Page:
It is forty years in the future and, following decades of research and trillions of euros spent on genetics, Europe is finally in a position to rejuvenate a human being. The first subjest chosen for treatment is Jeff Baker, the father of the datasphere (whihc replaced the Internet) and philanthropist extraordinaire. After 18 months in a German medical facility, the 78-year-old patient returns home looking like a healthy 20-year-old." Misspent Youth" follows the effect his reappearance has on his friends and family - his young ex-model wife Sue, his teenage son Tim, and his long term pals, themselves all pensioners, who are starting to resent what Jeff has become.

I received this book for an exciting new project I am going to be involved in later this year with Mark Chitty. I have the UK version of this book (which is set early on in Hamilton's Commonwealth universe) and, interestingly, there is also a US version which is pretty different - I wasn't aware of this until Mark told me. Anyway, look out for information about the project later this year!

Published by Pan MacMillan on 4th July 2003

The Oath by Michael Jecks

1326. In an England riven with conflict, knight and peasant alike find their lives turned upside down by the warring factions of Edward II, with his hated favourite, Hugh le Despenser, and Edward's estranged queen Isabella and her lover, Sir Roger Mortimer. Yet even in such times the brutal slaughter of an entire family, right down to a babe in arms, still has the power to shock. Three further murders follow, and bailiff Simon Puttock is drawn into a web of intrigue, vengeance, power and greed as Roger Mortimer charges him to investigate the killings.

I love historical fiction, and Michael has been asking me to review both this book and the last in his ongoing series (Knights Templar Mysteries). I am really keen to - it is just a matter of fitting it into my reading schedule! Promise I'll get to it soon, Michael!

Here is the full list of novels in the series:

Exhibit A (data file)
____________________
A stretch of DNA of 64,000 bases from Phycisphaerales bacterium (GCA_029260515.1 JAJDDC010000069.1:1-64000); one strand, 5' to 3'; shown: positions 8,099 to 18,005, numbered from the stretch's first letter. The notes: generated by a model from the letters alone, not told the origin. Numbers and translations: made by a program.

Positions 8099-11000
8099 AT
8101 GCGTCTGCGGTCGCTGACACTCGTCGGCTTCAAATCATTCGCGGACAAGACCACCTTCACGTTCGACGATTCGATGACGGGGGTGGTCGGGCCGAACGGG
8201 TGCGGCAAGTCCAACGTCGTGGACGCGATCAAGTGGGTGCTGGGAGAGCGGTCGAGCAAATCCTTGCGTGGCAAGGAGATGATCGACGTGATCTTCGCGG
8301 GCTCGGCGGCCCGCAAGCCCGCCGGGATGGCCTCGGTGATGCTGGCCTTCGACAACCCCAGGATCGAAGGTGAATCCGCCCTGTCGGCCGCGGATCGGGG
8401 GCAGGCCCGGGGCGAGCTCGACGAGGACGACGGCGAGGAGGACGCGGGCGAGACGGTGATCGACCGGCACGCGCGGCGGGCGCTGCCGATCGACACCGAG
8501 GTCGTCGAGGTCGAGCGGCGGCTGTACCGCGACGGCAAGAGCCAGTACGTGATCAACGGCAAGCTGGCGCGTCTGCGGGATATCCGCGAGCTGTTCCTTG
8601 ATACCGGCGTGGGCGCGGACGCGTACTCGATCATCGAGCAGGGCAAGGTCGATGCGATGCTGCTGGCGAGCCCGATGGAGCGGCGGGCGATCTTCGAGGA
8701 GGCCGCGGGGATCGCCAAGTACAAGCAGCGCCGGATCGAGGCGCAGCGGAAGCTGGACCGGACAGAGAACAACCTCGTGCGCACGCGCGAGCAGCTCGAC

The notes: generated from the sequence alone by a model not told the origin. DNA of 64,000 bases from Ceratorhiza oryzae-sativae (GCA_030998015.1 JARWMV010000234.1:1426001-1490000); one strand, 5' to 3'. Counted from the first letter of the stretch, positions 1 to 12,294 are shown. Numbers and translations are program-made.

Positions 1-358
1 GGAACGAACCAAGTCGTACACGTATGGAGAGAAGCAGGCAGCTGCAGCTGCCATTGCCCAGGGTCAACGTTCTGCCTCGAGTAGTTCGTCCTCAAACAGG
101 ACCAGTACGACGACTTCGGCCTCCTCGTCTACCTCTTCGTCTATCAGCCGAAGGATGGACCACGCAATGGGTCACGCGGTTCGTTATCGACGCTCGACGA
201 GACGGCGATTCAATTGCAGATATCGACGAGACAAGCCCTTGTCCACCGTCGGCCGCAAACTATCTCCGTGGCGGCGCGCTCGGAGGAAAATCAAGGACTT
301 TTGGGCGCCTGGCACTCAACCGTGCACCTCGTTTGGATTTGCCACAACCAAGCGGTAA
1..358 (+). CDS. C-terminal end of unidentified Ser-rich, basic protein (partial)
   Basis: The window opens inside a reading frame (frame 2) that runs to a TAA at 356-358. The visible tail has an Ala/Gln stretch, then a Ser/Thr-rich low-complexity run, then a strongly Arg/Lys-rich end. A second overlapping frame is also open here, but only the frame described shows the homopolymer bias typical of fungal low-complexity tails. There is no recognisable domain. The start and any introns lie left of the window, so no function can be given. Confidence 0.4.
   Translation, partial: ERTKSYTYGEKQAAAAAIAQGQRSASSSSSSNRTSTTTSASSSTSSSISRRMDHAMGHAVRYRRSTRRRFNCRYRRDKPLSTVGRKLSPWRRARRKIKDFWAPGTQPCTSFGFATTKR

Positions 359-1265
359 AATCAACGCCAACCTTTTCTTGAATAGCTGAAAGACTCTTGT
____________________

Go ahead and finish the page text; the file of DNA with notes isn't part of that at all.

1. The Last Templar
2. The Merchant's Partner
3. Moorland Hanging
4. The Crediton Killings
5. The Abbot's Gibbet
6. The Leper's Return
7. Squire Throwleigh's Heir
8. Belladonna at Belstone
9. The Traitor of St. Giles
10. The Boy Bishop's Glovemaker
11. The Tournament of Blood
12. The Sticklepath Strangler
13. The Devil's Acolyte
14. The Mad Monk of Gidleigh
15. The Templar's Penance
16. The Outlaws of Ennor
17. The Tolls of Death
18. The Chapel of Bones
19. The Butcher of St. Peter's
20. A Friar's Bloodfeud
21. The Death Ship of Dartmouth
22. The Malice of Unnatural Death
23. Dispensation of Death
24. The Templar, The Queen and Her Lover
25. The Prophecy of Death
26. The King of Thieves
27. No Law in the Land
28. The Bishop Must Die
29. The Oath

To all those who think they're prolific, just sit back and consider that list....

Published by Simon & Schuster on 8th July 2010

A Wild Light by Majorie M. Liu

Maxine finds herself covered in blood and crouched beside Jack's dead body, with no memory of what happened. Grief-stricken, Maxine isn't sure what to believe - or who to blame. Then an Avatar bounty hunter comes through the veil into our world, investigating a death of his own. Completely ruthless and subservient to those who bred him, his mission is to find Jack - dead or alive. Racing to stop the hunter, Maxine must also deal with the blood on her hands. But the answers she uncovers will be devastating, and the earth's salvation won't wait.

This series looks ace - I was also sent the first book from Orbit (but, curiously, not the second) and I said at the time that I really want to try them. I like the novelty factor of an urban fantasy series that ends in a timely manner and doesn't drag out for hundreds of books!


1. The Iron Hunt
2. Darkness Calls
3. A Wild Light

Published by Orbit on 5th August 2010

The Terminal State by Jeff Somers

Avery Cates is in better shape than ever with the top-class augments the army's fitted him with. Pity he's no more than a puppet then, because they've also got a remote that can fry his brain at any second. And now a corrupt colonel is selling his controls to the highest bidder. Avery has visions of escape and bloody revenge - until he realises just who's bought him. Because the highest bidder is Canny Orel himself, Avery's oldest enemy. And as the System slides into chaos, Canny wants Cates to do one last job. Avery just needs one chance to get back at the old gunner - but this time, it's Canny who's holding all the cards.

This is where it gets frustrating - my fourth book from the Little, Brown group (Atom and Orbit) and my fourth that is partway through a series. I deeply love getting books from publishers, but I don't like the dilemma of what to do when I want to read a series but don't have all the books in the series to hand *sigh*. That is exactly the case here - I have books three and four in the series, and I think it sounds so intriguing.

Series Titles:

1. The Electric Church
2. The Digital Plague
3. The Eternal Prison
4. The Terminal State

Just another mention: I really like the themed titles and the stark colours and shapes on the covers are amazing!

Published by Orbit on 5th August 2010